The Compassionate Mind

In the Adelaide Town Hall, Professor Elizabeth Blackburn, Australia’s first woman, Nobel Prize winner said: “Make sure your mentors have human qualities that support you.” She went on: “There are many smart people in science but check that you work with those who have humanity.” September 14th 2013.
She insists we have been training more people not educating them.
 
We must refuse to accept the individualism that denies the need for humanity.

Remember Margaret Thatcher? Didn’t she say, There’s no such thing as society.”? No such thing as humankind? No such thing as community? No such thing as the public good? Now we know the danger of that. And the devastation of the Australian equivalent is “I’m all right, Jack.” Isn’t it responsible in large part for our refusal to face global warming?

That kind of individualism is being shown to stunt the mind. It is connected with what Hugh Stretton called “The Cult of Selfishness”. In Australia Fair, published by UNSW Press, 2005, reprinted 2006, Hugh Stretton made clear how both major parties have undermined community. Still, we know now the brain is flexible and can go on learning. That means it can un-learn attitudes and approaches doing us damage in evolutionary terms.

Australia’s public broadcaster, ABC Radio National, on Life Matters, presented this information. Note the connections between the sciences and humanities.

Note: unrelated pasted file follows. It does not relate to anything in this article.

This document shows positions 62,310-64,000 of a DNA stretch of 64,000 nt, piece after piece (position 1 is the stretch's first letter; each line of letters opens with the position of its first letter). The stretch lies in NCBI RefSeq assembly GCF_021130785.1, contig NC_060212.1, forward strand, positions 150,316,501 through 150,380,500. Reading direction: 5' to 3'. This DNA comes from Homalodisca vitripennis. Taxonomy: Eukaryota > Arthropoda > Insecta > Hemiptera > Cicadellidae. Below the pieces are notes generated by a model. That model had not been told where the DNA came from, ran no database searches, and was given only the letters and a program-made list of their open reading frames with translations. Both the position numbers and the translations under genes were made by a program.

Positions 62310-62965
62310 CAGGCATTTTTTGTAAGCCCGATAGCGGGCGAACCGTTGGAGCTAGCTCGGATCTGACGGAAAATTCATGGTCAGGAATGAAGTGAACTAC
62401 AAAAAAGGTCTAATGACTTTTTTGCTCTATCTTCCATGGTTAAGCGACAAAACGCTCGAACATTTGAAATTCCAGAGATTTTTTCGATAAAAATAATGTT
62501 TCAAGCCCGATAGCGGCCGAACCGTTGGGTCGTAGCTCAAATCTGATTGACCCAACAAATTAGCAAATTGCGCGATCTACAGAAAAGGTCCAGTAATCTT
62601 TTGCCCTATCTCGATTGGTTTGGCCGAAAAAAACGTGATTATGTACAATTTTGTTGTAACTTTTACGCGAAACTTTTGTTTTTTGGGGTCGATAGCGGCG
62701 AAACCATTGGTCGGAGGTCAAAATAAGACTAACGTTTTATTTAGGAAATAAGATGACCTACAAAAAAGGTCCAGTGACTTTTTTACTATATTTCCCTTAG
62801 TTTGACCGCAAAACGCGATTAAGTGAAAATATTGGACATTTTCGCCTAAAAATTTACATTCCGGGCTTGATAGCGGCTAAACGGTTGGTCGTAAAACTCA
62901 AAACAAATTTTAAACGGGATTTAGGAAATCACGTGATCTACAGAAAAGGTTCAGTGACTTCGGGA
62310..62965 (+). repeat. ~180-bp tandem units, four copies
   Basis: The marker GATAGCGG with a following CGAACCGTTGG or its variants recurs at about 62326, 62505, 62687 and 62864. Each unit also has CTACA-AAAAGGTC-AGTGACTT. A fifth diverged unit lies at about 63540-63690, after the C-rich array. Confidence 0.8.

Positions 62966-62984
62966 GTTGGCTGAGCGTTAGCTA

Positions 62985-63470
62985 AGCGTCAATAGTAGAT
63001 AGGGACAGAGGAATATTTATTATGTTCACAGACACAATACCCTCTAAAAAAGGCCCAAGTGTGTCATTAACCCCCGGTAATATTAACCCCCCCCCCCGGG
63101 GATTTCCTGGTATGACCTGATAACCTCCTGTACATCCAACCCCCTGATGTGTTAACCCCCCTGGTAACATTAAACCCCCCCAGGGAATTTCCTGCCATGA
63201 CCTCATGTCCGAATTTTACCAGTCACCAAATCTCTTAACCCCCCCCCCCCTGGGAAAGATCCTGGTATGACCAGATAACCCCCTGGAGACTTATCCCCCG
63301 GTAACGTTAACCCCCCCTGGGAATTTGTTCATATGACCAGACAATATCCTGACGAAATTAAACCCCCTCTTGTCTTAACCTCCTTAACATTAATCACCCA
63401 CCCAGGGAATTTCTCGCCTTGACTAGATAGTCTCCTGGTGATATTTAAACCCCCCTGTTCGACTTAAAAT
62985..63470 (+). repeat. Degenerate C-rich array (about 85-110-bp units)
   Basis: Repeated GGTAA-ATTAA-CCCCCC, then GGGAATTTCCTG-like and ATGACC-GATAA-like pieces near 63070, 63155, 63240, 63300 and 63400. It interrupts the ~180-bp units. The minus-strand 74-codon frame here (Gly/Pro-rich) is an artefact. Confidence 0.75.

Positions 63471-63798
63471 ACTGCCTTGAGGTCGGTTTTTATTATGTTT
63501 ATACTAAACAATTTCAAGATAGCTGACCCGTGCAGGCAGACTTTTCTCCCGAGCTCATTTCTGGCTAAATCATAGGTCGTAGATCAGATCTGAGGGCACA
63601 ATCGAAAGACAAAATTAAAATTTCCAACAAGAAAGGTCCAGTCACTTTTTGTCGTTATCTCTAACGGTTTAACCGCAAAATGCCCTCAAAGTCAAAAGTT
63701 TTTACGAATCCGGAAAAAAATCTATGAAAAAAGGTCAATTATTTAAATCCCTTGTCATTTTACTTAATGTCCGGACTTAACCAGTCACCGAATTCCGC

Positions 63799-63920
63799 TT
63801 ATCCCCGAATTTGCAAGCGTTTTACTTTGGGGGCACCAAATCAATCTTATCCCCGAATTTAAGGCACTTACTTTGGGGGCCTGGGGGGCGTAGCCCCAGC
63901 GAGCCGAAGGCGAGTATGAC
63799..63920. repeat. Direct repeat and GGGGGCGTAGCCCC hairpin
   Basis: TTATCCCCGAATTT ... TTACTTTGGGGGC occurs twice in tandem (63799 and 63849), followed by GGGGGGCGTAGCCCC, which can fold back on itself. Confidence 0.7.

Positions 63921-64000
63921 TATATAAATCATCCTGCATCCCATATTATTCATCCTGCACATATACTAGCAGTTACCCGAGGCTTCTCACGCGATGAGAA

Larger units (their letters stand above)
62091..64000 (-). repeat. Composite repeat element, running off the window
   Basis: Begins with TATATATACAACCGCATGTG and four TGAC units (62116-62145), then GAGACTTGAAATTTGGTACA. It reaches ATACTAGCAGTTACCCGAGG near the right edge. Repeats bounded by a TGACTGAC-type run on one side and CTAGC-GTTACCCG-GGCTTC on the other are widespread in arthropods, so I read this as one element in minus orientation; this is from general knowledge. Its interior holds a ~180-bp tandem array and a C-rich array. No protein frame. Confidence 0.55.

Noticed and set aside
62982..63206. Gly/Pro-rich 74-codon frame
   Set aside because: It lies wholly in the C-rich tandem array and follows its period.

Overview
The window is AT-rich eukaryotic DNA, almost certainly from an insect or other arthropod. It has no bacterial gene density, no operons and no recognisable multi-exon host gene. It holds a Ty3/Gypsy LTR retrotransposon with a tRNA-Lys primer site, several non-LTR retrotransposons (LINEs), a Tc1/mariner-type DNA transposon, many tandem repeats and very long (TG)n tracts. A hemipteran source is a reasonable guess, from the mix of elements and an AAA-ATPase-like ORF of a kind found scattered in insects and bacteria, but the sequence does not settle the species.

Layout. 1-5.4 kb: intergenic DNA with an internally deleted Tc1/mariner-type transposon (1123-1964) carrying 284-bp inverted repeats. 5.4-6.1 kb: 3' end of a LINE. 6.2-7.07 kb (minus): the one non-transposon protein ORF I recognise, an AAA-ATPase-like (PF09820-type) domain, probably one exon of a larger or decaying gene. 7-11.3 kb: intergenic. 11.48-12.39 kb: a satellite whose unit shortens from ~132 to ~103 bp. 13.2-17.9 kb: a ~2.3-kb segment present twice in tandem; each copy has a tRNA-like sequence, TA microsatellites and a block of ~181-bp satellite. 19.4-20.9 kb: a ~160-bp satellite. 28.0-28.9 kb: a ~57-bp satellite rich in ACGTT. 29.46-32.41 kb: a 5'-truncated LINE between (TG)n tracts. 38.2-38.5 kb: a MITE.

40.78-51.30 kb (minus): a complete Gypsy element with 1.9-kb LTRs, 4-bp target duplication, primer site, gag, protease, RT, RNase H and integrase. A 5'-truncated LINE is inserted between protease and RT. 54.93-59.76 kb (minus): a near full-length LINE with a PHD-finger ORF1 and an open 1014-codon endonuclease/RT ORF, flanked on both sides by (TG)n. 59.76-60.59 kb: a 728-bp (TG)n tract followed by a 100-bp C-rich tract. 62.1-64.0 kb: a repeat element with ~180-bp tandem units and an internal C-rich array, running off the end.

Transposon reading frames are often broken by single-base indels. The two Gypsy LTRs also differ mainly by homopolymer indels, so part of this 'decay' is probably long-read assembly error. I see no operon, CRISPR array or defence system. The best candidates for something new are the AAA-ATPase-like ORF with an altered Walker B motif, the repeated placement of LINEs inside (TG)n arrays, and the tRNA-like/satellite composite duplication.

Monday 4 March 2019 9:06AM (view full episode)

When most people think of compassion, they think it’s something only to be practised by the heroes and martyrs among us, or they think it’s something reserved for special occasions.

But Paul Gilbert, a world-renowned expert on the topic, says compassion is actually one of only three essential emotional drivers built into our evolution.

Not only that, but new Australian research by Dr James Kirby, who directs the Compassionate Mind Research Group at the University of Queensland, shows that practising compassion has been scientifically proven to make us happier.

It not only makes us happier. It must make us more thoughtful about the impact of our actions.

Martin Rees says we need ‘enough feel for science. Go back to “Thank you Martin Rees”

Image: Do you feel like you have time to be compassionate to yourself and others?

When we recognise the centrality of felt connections and the destructive future impact of selfish actions, we need to work/vote to oppose the greedy, self-centred, who use their positions to increase their power and wealth at our expense. This focus on ‘self’ is the enemy of community. It is central to the individualism of those powerful multi-national companies as well as individuals who, for example, wilfully cheat their national taxation offices. This shows contempt for the reason democracies need revenue to care about children, people, fairness, natural resources, environment, health, education, social justice, shared commitment, considering future generations.

At the level of university research, this is a wake-up call. The compassionate mind. At last in research we are connecting quality in thought and feeling. How long will it take? How much damage is likely to be done in the meantime by the power-hungry driven by their insistence on ‘self’? They may not care they are stunting their brains. Evolution is relatively slow.

Remember Elizabeth Blackburn’s warning in 2013.

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